Thursday, 18 November 2010

Anti-Semitism on American Campuses

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Most informed Americans have heard of the town of Sderot in southern Israel that has been the target of Gazan rocket attacks for years. In fact, the reason why the Israelis mounted a full-fledged military operation against Gaza in 2009 was to stop these attacks on Sderot and other towns in southern Israel.

When Ariel Sharon decided in 2007 to pull out all 8,000 Israeli settlers from Gaza, destroying their homes and greenhouse farms that grew some of the best produce in the region, he thought that the Palestinians would take full advantage of their freedom and turn Gaza into another Singapore. Instead, Hamas decided to turn Gaza into a garrison state with the dedicated purpose of making war on Israel. Their aim: the complete destruction of the Jewish state.

Their first tactic was to attack towns in southern Israel with constant bombardment so that the towns would become unlivable and the population would abandon them. But the shell-shocked people of Sderot and other communities held firm, protected themselves as best they could from the rockets, and went about their business in as normal a fashion as possible.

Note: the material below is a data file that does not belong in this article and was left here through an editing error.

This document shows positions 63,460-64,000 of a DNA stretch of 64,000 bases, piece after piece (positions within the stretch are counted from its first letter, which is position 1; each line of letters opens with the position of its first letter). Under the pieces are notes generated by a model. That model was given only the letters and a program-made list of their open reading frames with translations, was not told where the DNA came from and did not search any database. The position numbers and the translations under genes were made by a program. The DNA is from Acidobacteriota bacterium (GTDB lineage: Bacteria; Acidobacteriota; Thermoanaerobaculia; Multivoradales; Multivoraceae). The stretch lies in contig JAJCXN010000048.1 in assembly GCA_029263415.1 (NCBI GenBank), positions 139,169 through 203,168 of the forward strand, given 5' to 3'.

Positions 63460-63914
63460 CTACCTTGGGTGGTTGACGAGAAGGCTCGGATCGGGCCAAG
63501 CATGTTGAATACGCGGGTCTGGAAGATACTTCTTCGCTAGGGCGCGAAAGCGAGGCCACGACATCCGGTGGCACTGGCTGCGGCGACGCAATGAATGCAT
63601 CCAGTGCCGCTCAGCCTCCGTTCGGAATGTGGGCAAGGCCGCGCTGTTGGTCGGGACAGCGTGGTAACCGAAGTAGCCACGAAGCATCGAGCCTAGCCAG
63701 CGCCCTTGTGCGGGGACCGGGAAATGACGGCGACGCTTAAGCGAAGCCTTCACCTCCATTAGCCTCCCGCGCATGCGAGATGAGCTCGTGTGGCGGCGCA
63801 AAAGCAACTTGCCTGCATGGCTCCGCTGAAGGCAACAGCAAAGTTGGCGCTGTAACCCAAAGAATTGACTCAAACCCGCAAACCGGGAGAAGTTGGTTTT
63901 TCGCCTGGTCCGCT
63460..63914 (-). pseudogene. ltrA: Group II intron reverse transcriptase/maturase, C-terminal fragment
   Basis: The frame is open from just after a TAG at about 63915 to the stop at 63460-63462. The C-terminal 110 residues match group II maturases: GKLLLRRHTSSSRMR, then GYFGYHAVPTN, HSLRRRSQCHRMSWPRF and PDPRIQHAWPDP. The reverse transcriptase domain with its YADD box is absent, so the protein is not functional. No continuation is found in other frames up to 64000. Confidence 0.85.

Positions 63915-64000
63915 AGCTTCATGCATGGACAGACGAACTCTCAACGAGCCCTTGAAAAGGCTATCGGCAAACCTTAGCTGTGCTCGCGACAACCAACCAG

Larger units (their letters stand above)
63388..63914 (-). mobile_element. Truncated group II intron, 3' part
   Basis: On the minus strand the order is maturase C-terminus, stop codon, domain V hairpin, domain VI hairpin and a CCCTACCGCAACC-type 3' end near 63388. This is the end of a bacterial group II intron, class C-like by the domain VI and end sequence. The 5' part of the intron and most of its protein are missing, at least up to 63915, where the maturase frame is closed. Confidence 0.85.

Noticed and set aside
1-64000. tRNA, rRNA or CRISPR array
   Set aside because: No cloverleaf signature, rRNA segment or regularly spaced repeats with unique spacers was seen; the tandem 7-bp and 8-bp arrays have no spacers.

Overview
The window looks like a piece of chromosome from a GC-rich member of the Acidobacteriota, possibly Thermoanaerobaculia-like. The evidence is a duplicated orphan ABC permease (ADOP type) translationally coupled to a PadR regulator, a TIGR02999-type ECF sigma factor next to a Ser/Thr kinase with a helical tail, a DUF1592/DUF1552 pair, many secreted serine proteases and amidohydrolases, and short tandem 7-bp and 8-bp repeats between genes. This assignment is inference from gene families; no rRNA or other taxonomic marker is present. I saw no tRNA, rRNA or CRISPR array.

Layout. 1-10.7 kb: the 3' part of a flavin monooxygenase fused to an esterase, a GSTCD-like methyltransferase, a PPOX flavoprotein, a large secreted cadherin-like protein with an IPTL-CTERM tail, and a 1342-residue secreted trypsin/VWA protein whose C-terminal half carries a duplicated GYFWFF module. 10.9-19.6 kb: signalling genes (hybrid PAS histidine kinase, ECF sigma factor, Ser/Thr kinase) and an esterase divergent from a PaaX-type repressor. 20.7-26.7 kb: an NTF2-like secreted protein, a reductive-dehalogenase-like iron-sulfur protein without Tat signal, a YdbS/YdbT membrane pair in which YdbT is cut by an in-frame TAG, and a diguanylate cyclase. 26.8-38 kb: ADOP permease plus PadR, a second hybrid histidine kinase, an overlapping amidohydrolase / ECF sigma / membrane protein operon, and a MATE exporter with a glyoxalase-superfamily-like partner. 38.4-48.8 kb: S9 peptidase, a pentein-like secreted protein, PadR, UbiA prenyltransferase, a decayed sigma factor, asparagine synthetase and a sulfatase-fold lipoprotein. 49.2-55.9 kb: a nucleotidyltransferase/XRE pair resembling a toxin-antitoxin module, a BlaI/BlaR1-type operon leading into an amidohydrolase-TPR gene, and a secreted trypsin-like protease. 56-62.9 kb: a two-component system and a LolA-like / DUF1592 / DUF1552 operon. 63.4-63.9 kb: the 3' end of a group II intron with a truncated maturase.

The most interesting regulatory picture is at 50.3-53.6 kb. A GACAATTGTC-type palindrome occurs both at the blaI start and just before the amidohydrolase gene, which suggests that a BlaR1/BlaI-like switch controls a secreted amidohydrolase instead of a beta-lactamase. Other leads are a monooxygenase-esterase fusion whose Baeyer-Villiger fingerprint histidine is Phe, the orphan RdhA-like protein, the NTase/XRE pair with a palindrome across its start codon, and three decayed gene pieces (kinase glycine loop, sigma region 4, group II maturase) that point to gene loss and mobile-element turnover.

However, an Israeli reporter and photographer by the name of Noam Bedein, who operates the Sderot Media Center, has made it his job to tell the world about the sufferings of the people of Sderot to as many people who would listen.

An articulate English speaker, Bedein was recently sent on a lecture tour by the American Zionist Organization and the media watchdog organization, CAMERA. Bedein relates:

I’ve been to hundreds of high schools and university campuses talking about Israel over the years. But the reception — and the aftermath — of my visit to the Austin campus of the University of Texas was the worst example of anti-Israel and anti-Semitic agitation I’ve ever seen.

According to an Internet report by Israel National News, Bedein planned to run a workshop titled “Iran — in Israel’s backyard,” in which he presented the plight of Sderot residents who have been living under the threat of Iran-supplied Hamas terrorist missiles for the past dozen years.

But even before entering the campus, Bedein was greeted at the gates by a barrage of insulting signs and posters, as he often is, with anti-Israel groups protesting his presence on campus. Later, at his presentations, Bedein said that he usually gets a large group of anti-Israel protesters, whose questions he is able to use to make his points about Israel.

The same thing seemed to be happening in Austin, said Bedein, although the protests against him seemed particularly sharp.

“The shock came after they uploaded a video of my speech and the protests against me to YouTube,” says Bedein. “They edited the video to make me look like a demon. They put a mask on my face and made me look red around the eyes,” evoking blood. “As someone who grew up in Israel, served in the army, and works as a reporter and photographer, I can say that this is the first time I have ever experienced anti-Semitism,” he says — of a particularly nasty, medieval sort, in which Jews are identified with demons and Satan.